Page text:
A few things you may care to know about me: I have been using Linux full time as my personal operating system since 1999. By 2000 I noticed that multimedia support was somewhat lacking. I did some multimedia homework and eventually started contributing to a few open source multimedia projects that you may have heard of, including xine, FFmpeg, and MPlayer (you can grep for my name in the source files).

Philosophically, I operate from the position that there is no technical reason that Linux can not have the same level of multimedia support as Windows or Mac OS.

In September, 2005, I happened upon Tinic’s blog post entitled “Porting the Flash Player to ‘alternative’ platforms” in which he mentioned in passing that Macromedia was looking for someone to port Flash Player to Linux. I applied for the job and now here I am.

Hear This

The Advanced Linux Sound Architecture (ALSA) is the standard choice for audio output under Linux these days. Thus, that is the audio API we will be coding to for Flash Player 9.

My question is: Is there a compelling reason to support Open Sound System (OSS) from here on out? There are other areas we’d like to work on and if we can avoid having to invest resources maintaining the legacy OSS module, that’s one less item on our list of things to validate.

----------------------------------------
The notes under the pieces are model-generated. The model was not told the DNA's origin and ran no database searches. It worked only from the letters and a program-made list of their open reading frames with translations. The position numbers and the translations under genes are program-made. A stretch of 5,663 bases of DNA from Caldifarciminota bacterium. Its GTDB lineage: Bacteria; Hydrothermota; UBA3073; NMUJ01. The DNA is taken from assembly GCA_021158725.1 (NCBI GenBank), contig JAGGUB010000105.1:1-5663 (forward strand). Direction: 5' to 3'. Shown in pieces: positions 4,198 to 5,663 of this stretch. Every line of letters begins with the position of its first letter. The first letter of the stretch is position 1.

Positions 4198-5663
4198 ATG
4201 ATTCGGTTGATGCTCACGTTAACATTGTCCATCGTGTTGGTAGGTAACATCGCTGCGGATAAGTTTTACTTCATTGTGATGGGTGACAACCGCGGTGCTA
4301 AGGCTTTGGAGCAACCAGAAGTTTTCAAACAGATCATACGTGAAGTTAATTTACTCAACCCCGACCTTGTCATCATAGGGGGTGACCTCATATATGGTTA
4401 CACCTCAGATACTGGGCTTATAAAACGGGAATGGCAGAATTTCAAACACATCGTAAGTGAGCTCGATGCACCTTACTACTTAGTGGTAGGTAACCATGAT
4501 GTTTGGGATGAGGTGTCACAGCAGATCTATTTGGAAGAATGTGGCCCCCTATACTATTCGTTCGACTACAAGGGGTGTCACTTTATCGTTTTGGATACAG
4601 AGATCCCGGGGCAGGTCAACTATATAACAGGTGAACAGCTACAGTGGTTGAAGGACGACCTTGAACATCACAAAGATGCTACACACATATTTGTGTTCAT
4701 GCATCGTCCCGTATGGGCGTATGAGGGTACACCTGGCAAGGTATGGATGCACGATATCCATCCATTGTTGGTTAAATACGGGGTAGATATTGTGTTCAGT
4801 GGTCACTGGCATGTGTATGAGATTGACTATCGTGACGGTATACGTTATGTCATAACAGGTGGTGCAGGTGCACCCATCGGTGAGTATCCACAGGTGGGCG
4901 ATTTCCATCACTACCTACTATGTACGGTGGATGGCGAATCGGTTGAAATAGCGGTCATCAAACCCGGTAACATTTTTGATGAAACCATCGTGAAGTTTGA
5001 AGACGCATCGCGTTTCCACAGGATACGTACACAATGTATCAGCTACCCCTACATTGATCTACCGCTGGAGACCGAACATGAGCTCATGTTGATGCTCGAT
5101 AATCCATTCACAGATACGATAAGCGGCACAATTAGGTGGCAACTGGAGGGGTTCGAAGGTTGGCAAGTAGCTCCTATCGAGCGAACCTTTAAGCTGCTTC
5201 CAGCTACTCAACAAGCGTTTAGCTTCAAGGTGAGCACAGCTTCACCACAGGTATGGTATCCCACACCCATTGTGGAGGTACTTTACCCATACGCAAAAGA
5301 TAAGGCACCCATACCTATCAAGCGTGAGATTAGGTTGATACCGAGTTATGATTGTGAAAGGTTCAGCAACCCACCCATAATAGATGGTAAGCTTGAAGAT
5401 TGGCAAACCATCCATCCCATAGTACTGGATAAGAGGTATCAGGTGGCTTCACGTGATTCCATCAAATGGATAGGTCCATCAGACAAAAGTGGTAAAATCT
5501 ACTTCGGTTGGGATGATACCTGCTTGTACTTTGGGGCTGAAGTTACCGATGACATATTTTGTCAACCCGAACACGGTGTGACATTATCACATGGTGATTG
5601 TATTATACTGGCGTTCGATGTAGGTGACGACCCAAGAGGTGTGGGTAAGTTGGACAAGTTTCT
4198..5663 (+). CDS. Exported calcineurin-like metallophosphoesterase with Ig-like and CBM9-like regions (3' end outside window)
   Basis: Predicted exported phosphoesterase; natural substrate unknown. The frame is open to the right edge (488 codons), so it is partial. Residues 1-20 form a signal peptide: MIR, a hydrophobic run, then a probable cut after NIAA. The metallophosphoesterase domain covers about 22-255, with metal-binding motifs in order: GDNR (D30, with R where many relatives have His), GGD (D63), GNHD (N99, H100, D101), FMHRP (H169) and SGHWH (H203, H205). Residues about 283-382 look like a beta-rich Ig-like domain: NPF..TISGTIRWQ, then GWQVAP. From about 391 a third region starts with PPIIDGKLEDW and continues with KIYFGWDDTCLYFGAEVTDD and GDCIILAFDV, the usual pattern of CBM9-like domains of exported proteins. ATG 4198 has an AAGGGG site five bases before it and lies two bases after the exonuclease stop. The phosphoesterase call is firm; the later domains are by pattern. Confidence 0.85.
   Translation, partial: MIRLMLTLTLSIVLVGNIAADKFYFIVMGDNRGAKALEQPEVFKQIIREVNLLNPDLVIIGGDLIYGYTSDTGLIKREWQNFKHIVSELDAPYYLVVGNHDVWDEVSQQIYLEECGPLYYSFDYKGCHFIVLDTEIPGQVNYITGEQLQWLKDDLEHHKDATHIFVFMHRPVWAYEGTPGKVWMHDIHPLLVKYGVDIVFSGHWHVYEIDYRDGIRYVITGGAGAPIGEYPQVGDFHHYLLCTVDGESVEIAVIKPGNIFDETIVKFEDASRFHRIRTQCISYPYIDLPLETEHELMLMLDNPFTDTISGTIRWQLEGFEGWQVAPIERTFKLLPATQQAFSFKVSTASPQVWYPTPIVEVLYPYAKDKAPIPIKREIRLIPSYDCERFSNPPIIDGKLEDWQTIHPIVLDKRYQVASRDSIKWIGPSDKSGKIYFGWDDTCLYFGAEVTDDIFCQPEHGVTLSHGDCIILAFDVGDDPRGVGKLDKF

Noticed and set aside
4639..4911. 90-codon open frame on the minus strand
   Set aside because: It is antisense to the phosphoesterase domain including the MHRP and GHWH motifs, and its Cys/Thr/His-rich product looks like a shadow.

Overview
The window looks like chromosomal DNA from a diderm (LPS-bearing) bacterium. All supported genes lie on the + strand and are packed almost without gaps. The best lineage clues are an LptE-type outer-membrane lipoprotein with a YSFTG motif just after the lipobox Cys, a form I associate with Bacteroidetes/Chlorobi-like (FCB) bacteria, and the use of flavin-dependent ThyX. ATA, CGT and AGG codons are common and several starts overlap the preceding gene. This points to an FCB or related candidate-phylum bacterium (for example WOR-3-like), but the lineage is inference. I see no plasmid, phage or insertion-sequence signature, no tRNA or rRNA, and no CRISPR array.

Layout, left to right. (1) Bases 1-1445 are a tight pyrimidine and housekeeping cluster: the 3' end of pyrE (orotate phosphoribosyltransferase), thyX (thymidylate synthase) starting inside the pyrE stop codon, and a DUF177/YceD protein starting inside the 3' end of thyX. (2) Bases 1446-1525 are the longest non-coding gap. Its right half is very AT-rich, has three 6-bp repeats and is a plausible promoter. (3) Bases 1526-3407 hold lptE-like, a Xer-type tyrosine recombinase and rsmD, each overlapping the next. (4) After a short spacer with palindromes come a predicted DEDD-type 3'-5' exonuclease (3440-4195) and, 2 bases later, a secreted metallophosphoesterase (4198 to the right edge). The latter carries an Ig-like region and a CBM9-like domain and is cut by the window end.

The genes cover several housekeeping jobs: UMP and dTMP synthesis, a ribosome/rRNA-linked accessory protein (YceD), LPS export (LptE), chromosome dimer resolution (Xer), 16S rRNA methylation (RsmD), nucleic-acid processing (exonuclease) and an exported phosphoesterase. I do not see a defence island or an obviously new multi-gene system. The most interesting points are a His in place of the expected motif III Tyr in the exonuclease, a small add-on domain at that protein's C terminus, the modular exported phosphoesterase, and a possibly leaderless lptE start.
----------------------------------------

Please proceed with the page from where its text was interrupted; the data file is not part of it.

Some have suggested that we use one of the multimedia framework solutions available for Linux. Recommended candidates include GStreamer and xine. I know xine quite intimately and I seriously don’t believe that this approach makes sense. GStreamer might be more plausible, based on my reading of their literature. However, this approach seems to add more layers than is really necessary. I know I tend towards oversimplification, but audio programming is generally a matter of opening and configuring the audio interface and then either writing a buffer of samples (audio playback) or reading a buffer of samples (audio recording). That’s not especially complicated.

New Thread

I noticed the comment section of the last thread was getting a bit long so I wanted to open a new thread to allow all interested parties to continue voicing their reasoned feedback.

As for the Linux Flash Player, all I have to say right now is that we are working diligently.